Classification Parameters & Algorithms

These tools are used to select an algorithm and maps to be used for classification.

Chemical system: how to add/remove maps?

The goal is to set the map input of the classification function. It is not required to use all available maps for classification; maps containing only noise are usually excluded.

list of map used by the classification function is displayed in this text field.

button Add Maps for Classification adds all maps available in the intensity tab of the primary menu.

button Edit Selected Map can have to mode: add (plus icon) or eliminate (minus icon) depending if the map selected in the primary menu is already available in the list or not. Clicking “plus” adds the selected map, whereas clicking “minus” eliminates the selected map from the list.

Algorithm selection:

Machine learning algorithm used for classification can be selected via the algorithm menu available in section classification parameters.

Classification algorithms will be described in a publication soon (Lanari & Tedeschi in prep); a short summary is provided below.

  • Random Forest: An ensemble learning method for classification constructing a multitude of decision trees during training. The output of the random forest is the class selected by most trees (it is a majority vote!).
  • Discriminant Analysis: Classification method that assumes that different classes generate data based on different Gaussian distributions. To train a classifier, it estimates the parameters of a Gaussian distribution for each class.
  • Naive Bayes: Classification algorithm applying density estimation to the data and generating a probability model. Then decision rule is based on the Bayes theorem.
  • Support Vector Machine: Data points (p-dimensional vector) are separated into n classes by separating them with a (p-1)-dimensional hyperplane. The algorithm chooses the hyperplane so that the distance from it to the nearest data point on each side is maximised.
  • Classification Tree: A decision tree is used as predictive model to classify the input features into classes via a series of decision nodes. Each leaf of the tree is labelled with a class.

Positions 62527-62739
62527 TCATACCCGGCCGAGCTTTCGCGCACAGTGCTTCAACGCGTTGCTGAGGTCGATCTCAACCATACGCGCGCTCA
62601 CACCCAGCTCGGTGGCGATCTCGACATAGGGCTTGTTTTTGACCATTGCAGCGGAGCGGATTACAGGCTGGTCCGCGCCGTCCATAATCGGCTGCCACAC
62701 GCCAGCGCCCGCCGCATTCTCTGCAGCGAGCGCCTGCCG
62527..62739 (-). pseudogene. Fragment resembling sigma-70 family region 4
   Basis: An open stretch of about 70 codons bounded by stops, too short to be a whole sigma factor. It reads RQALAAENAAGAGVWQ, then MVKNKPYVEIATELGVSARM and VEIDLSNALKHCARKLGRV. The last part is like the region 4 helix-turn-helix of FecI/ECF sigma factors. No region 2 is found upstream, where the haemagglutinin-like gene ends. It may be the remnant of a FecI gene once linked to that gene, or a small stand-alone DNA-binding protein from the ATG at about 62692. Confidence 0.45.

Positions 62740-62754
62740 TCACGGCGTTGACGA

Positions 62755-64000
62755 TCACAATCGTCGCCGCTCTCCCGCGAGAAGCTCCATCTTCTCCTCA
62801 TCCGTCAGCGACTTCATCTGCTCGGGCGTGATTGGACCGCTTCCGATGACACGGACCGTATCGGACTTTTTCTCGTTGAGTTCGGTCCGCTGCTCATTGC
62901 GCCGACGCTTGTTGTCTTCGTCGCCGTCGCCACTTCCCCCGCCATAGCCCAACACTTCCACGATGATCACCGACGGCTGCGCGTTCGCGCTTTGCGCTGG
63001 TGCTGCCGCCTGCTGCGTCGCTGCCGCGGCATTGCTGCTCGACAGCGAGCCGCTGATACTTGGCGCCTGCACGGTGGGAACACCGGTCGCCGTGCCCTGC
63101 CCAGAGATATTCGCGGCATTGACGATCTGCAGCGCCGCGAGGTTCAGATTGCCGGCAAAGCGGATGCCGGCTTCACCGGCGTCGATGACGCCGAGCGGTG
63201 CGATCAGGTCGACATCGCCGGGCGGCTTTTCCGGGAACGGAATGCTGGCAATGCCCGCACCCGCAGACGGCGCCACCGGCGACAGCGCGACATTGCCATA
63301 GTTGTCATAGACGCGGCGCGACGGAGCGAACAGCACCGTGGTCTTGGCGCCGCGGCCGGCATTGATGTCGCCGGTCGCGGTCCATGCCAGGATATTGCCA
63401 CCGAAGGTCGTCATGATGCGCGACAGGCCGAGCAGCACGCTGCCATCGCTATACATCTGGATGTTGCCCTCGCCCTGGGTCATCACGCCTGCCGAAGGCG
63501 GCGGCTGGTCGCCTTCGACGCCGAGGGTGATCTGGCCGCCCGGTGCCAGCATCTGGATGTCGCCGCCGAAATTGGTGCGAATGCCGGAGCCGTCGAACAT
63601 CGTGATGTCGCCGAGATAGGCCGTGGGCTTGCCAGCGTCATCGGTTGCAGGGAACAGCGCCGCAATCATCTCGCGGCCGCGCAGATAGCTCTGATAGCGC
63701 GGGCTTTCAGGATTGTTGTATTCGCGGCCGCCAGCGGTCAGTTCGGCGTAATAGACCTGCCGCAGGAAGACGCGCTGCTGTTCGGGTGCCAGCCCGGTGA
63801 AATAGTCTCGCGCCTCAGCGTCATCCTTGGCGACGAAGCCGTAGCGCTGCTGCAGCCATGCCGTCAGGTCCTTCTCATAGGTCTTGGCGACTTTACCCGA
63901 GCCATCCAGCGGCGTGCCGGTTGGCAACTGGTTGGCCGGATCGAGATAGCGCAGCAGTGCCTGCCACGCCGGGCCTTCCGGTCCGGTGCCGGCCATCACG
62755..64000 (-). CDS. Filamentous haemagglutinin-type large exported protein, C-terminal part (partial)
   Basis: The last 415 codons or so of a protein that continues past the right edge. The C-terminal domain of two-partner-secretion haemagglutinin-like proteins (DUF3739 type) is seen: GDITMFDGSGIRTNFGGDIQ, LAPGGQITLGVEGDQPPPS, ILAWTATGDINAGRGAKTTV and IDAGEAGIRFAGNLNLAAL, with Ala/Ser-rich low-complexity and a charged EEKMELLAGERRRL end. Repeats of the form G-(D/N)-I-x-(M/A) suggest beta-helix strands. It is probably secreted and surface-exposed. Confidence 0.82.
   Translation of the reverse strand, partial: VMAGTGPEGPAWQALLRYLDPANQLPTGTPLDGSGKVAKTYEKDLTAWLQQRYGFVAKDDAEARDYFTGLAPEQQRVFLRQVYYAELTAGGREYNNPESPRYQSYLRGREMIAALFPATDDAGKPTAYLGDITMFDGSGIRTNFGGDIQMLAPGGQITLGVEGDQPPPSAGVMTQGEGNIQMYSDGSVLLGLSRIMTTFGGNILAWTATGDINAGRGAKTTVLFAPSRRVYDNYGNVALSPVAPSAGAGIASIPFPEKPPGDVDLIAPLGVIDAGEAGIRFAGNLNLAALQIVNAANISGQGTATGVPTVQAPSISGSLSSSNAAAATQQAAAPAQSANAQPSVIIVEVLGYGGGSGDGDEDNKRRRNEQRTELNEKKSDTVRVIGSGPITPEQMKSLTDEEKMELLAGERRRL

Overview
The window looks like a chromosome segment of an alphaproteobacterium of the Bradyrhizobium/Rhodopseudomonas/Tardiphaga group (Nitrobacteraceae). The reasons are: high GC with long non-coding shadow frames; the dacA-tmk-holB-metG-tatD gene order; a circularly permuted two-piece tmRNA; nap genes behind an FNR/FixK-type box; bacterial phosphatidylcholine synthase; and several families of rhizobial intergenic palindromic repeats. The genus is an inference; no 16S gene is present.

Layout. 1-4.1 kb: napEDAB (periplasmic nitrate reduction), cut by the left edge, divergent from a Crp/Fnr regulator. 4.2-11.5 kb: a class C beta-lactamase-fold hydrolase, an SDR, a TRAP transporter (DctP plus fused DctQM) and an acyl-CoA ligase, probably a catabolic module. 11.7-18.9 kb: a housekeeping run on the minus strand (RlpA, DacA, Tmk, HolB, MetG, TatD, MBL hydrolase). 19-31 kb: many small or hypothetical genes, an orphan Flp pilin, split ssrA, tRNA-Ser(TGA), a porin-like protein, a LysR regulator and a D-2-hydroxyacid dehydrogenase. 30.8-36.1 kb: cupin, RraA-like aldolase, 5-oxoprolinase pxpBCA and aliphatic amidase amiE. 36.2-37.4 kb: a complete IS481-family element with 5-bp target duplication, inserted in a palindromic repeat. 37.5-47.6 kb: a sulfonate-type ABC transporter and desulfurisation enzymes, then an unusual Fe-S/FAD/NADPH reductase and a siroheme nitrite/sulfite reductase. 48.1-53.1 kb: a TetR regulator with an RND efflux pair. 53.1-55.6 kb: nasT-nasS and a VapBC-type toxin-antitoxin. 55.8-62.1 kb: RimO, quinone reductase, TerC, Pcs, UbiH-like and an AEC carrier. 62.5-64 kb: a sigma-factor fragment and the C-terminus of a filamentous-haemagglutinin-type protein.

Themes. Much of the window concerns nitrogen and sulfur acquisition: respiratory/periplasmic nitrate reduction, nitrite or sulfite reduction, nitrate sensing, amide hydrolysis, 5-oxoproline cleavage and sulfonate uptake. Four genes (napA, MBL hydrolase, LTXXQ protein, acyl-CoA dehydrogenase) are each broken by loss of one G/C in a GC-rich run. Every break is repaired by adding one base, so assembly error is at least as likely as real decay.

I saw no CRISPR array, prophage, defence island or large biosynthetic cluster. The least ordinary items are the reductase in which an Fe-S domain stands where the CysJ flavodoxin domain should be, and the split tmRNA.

• k-Nearest Neighbour: An object is classified by a plurality vote of its neighbours, with the object being assigned to the class most common among its k nearest neighbours.
  • k-Means: Classification method that aims to partition n observations into k clusters in which each observation belongs to the cluster with the nearest cluster centroid, serving as a prototype of the cluster.

Principal component analysis (PCA) – Optional

The principal components of a collection of points in a real coordinate space are a sequence of vectors consisting of best-fitting lines, each of them defined as one that minimizes the average squared distance from the points to the line. These directions constitute an orthonormal basis in which different individual dimensions of the data are linearly uncorrelated. The first principal component can equivalently be defined as a direction that maximizes the variance of the projected data. Principal component analysis (PCA) is the process of computing the principal components and using them to perform a change of basis on the data.

Button Generate Maps of the Principal Components (PCA) a map for each principal component is generated and stored in the section Other of the primary menu.

If the tick-box incl. PCA is selected, the maps of principal components are included as additional dimensions for the classification. Example: if 8 intensity maps are considered, an total of 14 maps of PC are added to the classification input, 7 for a normal PCA and 7 for a normalised PCA.

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